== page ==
5. Gmail Macros

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          “This excellent script extends the built-in Gmail keyboard shortcuts to let you mark an email as read, star it, move it, send it to the trash and a host of other added functionality” all with a couple quick key strokes. In order to see a list of all the keyboard shortcuts added by this script, open up Gmail and type ‘?’ and you will get an expanded view of the window I have shown.

          6. Google Image Relinker
          The Google Image relinking script redirects your Google Image search results directly to the full sized image so that you no longer have to click through the originating site to get to the full-sized image.

          7. Gmail Persistent Searches.

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            If you find that you are consistently searching Gmail for the same type of content, a persistent search would be for you. With this Greasemonkey script, you can create one-click searches of all of your email.

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            8. Add a second inbox to your Gmail account.
            If you’re sick and tired of fighting with your significant other about whose Gmail account is signed in, or if you manage more than one email account, rather than forwarding all your email to one account, with this Greasemonkey script you can add a second button to your Gmail account and quickly flip between two accounts. In order to use this script, you have to edit the .js file to include your second email account.

            9. RSS Quick Subscribe

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              If you use Google Reader, RSS Quick subscribe will show you links to the RSS feeds in the top right corner. Give the links a quick click and you will seamlessly be subcribed via Google Reader

              10. Gmail Attachment Reminder

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                Ever use the line “I have attached so and so” and then forget to actually attach the document? Of course you have, everybody has! However, with the attachment reminder, you will never forget again. If you use the words “attach” or “attached” and there is no attachment, the script will ask if you forgot the attachment. This script has come in handy for me tons of times!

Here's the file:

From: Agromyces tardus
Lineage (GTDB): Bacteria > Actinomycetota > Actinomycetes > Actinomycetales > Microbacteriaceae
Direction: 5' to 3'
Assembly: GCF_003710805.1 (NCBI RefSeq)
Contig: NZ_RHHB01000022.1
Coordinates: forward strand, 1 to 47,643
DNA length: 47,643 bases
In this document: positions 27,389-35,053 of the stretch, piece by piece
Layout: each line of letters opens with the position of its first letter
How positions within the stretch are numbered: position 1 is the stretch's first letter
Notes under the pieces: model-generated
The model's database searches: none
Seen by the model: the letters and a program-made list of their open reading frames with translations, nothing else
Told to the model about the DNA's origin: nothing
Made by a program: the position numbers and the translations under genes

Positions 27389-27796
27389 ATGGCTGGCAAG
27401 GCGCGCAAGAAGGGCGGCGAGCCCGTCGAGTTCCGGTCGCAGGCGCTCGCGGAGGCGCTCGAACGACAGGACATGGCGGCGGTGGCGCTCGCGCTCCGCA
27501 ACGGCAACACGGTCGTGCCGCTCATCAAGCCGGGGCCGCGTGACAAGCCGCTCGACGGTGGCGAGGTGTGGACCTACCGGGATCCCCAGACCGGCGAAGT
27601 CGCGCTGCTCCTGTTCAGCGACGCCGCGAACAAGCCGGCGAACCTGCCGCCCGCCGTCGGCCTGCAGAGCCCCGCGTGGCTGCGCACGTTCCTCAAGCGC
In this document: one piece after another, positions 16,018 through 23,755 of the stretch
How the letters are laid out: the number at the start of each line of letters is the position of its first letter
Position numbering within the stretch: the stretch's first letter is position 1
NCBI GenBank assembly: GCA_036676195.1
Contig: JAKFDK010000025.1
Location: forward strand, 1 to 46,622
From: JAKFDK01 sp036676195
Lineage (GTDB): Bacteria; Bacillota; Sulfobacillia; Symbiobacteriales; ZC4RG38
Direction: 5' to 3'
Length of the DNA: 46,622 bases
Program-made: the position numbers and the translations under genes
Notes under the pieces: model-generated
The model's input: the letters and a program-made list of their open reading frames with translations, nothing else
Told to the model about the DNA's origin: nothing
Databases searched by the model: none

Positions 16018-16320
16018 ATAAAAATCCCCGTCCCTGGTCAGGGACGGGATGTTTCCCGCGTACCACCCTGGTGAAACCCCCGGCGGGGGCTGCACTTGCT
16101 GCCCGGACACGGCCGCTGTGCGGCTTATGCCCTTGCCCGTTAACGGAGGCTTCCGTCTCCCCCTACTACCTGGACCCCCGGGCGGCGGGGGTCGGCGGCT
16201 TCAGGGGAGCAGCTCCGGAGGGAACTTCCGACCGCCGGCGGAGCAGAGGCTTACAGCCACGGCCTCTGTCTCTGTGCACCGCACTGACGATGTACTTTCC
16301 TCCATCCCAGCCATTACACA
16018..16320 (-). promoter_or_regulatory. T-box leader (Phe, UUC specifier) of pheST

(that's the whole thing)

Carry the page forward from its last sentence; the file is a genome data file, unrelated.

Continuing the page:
I know I must have missed tons of productivity-enhancing Greasemonkey scripts. Which of the above mentioned scripts can’t you live without? Please share your favorite Greasemonkey scripts in the comments.

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                Last Updated on August 20, 2019

                Becoming Self-Taught (The How-To Guide)

                Becoming Self-Taught (The How-To Guide)

                Most of the skills I use to make a living are skills I’ve learned on my own: Web design, desktop publishing, marketing, personal productivity skills, even teaching! And most of what I know about science, politics, computers, art, guitar-playing, world history, writing, and a dozen other topics, I’ve picked up outside of any formal education.

                This is not to toot my own horn at all; if you stop to think about it, much of what you know how to do you’ve picked up on your own. But we rarely think about the process of becoming self-taught. This is too bad, because often, we shy away from things we don’t know how to do without stopping to think about how we might learn it — in many cases, fairly easily.

                The way you approach the world around you dictates to a great degree whether you will find learning something new easy or hard. Learning comes easily to people who have developed: